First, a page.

'I fell in love with these characters and just how pure their love was'
Oscar-winning director Barry Jenkins' new film is about a pregnant woman in Harlem who struggles to prove her fiance innocent of a crime, writes Georgia Humphreys
After the success of Moonlight - which won three Oscars two years ago - all eyes were on what director Barry Jenkins would do next.
The answer? An adaptation of James Baldwin's novel If Beale Street Could Talk, starring the likes of Regina King and Brian Tyree Henry.
For Jenkins (39), the weight of expectation placed on his follow-up project was something he was well aware of.
"It would be a lie to say I didn't acknowledge it," says the Miami-born filmmaker.
"But the script for If Beale Street Could Talk already existed - I had written it at the same time I wrote the screenplay for Moonlight.
"In a way, it was almost protective because, as opposed to entertaining all these other offers, all this other noise in the system, I knew exactly what I wanted to do next."
Jenkins' formal introduction to Baldwin's books was in the form of Giovanni's Room and The Fire Next Time.
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"These works opened up my world view of what masculinity was, what black masculinity was," he says.
"The 'a-ha' moment wasn't necessarily one particular thing he said; it was the way he expressed himself and the depths with which he investigated things he was studying.
"His legacy is very important and very rich. James Baldwin matters because he told the truth."
But even as a self-professed Baldwin fan, Jenkins wasn't as familiar with If Beale Street Could Talk - a love story set in early-1970s Harlem - as some of the American author's other work.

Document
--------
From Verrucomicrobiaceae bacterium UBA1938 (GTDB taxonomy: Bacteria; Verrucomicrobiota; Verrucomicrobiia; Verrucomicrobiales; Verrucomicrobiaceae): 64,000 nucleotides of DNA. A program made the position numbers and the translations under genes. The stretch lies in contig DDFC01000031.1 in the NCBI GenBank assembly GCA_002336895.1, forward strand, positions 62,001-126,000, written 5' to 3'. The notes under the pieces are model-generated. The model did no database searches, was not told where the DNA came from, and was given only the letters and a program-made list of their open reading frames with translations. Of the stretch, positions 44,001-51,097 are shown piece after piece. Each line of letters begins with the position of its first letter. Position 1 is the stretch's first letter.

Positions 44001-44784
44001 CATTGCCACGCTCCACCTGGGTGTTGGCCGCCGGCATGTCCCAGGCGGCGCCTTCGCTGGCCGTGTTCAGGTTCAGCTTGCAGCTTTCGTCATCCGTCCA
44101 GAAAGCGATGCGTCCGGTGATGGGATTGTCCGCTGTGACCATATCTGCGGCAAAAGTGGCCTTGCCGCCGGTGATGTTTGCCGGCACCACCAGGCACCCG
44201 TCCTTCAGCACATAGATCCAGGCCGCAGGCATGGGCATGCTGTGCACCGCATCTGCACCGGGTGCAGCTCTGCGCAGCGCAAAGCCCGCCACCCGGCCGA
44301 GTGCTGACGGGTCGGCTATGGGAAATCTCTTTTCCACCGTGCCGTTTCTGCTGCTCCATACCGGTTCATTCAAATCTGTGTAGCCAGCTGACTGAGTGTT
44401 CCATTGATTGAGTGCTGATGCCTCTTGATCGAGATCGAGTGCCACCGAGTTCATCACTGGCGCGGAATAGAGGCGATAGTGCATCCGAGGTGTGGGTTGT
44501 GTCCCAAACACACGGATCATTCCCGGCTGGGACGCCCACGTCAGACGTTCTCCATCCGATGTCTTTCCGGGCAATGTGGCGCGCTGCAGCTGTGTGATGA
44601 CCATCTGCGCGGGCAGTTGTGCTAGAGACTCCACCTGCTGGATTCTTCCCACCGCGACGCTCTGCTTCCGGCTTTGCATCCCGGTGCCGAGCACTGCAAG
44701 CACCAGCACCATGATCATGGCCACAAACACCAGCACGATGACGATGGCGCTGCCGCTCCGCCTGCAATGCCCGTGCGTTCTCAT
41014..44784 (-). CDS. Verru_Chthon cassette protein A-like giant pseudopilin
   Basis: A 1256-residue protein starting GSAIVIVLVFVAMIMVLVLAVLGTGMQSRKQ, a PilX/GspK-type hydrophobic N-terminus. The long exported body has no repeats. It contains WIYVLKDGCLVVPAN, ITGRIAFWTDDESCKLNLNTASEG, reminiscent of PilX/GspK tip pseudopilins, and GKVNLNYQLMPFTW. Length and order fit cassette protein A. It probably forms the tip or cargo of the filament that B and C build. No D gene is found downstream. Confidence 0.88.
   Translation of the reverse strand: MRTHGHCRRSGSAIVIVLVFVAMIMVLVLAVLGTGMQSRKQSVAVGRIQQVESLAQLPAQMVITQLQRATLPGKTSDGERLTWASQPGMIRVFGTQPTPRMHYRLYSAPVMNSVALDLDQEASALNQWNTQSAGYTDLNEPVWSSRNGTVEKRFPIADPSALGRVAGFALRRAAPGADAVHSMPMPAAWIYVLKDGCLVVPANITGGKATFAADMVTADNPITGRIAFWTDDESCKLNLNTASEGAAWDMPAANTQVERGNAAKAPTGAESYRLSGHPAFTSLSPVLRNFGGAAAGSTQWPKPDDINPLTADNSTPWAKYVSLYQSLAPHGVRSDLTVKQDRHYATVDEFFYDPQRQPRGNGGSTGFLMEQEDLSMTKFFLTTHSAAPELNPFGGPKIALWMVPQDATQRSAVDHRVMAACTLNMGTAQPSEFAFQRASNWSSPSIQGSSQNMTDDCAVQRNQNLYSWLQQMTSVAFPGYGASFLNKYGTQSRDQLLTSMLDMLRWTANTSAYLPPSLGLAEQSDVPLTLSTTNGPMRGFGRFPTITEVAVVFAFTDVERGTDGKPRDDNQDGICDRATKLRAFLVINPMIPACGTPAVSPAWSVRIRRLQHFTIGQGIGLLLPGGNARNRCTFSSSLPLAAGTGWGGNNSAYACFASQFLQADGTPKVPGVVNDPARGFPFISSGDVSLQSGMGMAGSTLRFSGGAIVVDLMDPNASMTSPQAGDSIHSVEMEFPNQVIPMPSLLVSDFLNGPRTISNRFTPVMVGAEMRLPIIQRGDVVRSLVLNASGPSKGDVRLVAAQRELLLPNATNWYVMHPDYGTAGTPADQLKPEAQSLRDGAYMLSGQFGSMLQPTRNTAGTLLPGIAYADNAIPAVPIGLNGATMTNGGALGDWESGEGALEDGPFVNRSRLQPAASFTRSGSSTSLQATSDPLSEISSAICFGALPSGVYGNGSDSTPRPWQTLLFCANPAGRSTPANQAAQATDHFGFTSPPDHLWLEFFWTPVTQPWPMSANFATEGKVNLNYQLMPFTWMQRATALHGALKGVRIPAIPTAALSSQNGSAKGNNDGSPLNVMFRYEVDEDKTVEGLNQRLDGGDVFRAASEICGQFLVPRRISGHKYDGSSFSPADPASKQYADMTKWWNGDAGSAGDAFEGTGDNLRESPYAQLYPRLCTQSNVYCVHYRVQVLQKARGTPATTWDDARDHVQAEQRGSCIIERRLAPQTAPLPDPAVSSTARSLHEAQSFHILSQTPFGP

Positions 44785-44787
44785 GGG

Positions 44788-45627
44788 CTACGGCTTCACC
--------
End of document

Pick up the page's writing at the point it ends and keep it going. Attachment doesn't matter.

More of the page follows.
The film follows 19-year-old Tish Rivers (newcomer KiKi Layne), whose fiance Fonny (Stephan James) - also the father of her child - is arrested for a crime he did not commit.
While prison takes its toll on Fonny, Tish is left facing parenthood and holding down a job without her partner at her side, and has to adjust her perspective on the realities of her existence.
Determined to prove Fonny's innocence, the teenager relies on familial and inner strength to reaffirm their hope and resilience.
"I just love the characters," admits Jenkins. "I fell in love with Tish and Fonny and how pure their love was.
"I thought, 'If there is a way to wrestle the language syntax of Baldwin to the ground and translate it into imagery, it would be the story of Tish and Fonny.'"
Jenkins, who earned a scholarship to attend Florida State University, was originally planning on becoming a teacher, but his career plans changed after he signed up for a course on film.
In 2008, he released his debut, a low-budget feature called Medicine For Melancholy.
It was his second film that really brought him to our attention - Moonlight, about an African-American man growing up gay in the mean streets of Miami.
The breathtaking coming-of-age drama led to him becoming the fourth black filmmaker to be Oscar-nominated for directing, and he went on to win the Academy Award for best adapted screenplay, along with Tarell Alvin McCraney.